Please use this identifier to cite or link to this item:
Title: ‘Let the people sing!’ : aspects of choir culture from Tyne to Tweed, 1852-1989
Authors: Large, William Roy
Issue Date: 2020
Publisher: Newcastle University
Abstract: This study traces the history of choral singing in Newcastle and its environs from 1852 to 1989. Following the Music Festival of 1842 there was a lull in the musical life of Newcastle until the arrival of William Rea, appointed as organist to the town corporation. Galvanizing musical activity, Rea was at the centre of a vigorous, if sometimes turbulent, choral scene in the last decades of the century. In the 20th century Armstrong College, then part of Durham University, afforded the scholarly environment for the establishment of the Newcastle Bach Choir, espousing the music of Bach and contemporary British composers. Traditional ‘oratorio’ choirs also flourished until waning interest in their basic repertory saw their demise in the 1970s and 1980s. The two World Wars had meanwhile caused some choirs to cease their activities, either temporarily or permanently, while others strengthened their presence, ensuring the continuity of choral music performance. The second half of the century saw the founding of new choirs, including the Cappella Novocastriensis, strongly linked to the University, and two choirs formed to support orchestras wishing to perform choral works. Alongside this mainstream choral activity, male-voice choirs developed, a number rooted in their works communities or nonconformist and temperance environments. Their repertory, aims and organisation contrasted strongly with the established mixed-voice choirs. The choral life of Northumberland centred on one or two regional ‘clusters’; the comparative isolation of Berwick upon Tweed, the most northerly Northumbrian town, encouraged strong indigenous musical activity. A survey of the venues used for concerts and rehearsals underlines the want of suitable halls in the area, while an account of the orchestras used shows the challenges imposed by the lack of an accommodating local professional orchestra and the increasing use of period instruments for performances of baroque music.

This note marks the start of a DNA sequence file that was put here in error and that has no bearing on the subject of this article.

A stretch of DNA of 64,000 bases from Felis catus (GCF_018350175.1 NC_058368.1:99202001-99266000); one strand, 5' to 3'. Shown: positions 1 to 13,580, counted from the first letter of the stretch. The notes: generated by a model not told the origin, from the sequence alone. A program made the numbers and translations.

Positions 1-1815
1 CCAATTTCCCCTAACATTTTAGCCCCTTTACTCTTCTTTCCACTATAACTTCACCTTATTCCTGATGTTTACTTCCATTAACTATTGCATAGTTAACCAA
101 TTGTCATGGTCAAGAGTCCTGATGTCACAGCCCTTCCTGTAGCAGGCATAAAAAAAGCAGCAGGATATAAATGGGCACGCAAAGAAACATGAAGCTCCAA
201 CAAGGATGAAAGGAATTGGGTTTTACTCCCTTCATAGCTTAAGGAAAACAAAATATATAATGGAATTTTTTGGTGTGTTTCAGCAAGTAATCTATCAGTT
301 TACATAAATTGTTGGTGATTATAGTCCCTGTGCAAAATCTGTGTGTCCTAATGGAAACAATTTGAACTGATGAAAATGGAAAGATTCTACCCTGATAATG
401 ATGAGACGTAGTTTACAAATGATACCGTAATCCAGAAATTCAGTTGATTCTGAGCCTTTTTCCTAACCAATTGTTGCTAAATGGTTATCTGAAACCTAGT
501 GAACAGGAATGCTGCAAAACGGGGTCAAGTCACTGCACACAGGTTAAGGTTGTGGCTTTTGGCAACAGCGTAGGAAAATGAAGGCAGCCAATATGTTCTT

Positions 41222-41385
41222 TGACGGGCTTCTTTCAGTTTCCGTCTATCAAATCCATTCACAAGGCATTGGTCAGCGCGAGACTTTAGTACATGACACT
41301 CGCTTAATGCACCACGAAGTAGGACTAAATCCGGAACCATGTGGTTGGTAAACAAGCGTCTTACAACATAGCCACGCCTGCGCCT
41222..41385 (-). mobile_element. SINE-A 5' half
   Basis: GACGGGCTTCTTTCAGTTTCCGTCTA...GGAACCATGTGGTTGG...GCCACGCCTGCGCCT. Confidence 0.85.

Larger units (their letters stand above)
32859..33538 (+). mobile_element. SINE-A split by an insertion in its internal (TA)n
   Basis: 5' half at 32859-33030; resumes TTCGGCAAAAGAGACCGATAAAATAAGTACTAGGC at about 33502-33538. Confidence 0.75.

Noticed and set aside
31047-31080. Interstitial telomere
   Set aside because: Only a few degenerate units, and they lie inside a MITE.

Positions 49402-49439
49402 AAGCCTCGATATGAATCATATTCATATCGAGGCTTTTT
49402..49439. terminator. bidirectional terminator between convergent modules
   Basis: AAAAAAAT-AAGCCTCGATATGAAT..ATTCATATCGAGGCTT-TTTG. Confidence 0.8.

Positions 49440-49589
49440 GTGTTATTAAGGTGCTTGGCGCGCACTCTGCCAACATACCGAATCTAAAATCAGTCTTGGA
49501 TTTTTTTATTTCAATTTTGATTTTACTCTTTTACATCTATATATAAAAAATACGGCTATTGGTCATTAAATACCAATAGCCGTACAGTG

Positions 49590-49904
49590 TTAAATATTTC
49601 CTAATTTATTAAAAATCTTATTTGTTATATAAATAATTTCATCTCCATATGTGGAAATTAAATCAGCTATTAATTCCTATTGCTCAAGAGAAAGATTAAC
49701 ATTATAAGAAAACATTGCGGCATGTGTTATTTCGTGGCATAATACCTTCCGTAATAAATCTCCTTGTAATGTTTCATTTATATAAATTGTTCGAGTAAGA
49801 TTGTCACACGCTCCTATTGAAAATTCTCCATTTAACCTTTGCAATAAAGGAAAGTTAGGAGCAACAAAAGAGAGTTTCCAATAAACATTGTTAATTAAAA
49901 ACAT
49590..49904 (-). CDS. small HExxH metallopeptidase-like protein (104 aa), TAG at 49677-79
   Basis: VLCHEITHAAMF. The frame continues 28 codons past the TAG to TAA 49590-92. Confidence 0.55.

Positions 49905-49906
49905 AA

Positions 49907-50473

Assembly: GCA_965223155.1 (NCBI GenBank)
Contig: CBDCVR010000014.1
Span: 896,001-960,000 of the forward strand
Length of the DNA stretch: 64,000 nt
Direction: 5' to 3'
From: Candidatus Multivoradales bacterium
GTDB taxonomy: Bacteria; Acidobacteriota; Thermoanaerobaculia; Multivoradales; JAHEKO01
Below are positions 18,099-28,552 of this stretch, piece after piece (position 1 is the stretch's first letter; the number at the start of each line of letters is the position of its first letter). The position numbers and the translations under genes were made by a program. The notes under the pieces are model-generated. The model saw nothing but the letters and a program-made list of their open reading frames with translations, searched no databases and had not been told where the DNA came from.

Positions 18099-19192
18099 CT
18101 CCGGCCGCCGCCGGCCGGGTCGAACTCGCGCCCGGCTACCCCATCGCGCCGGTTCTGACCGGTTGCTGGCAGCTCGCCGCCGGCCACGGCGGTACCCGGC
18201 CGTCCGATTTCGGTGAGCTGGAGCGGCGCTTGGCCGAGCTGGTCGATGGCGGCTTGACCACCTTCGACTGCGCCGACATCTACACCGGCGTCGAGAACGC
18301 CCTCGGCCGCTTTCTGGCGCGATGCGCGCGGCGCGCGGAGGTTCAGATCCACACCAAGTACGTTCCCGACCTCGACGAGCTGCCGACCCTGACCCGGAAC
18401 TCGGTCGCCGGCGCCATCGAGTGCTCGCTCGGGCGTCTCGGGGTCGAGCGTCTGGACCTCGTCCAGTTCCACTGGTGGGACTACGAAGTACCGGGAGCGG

Description: Ph. D. Thesis.
Appears in Collections:School of Arts and Cultures

Files in This Item:
File Description SizeFormat 
Large W R 2020.pdfThesis9.67 MBAdobe PDFView/Open
dspacelicence.pdfLicence43.82 kBAdobe PDFView/Open

Items in DSpace are protected by copyright, with all rights reserved, unless otherwise indicated.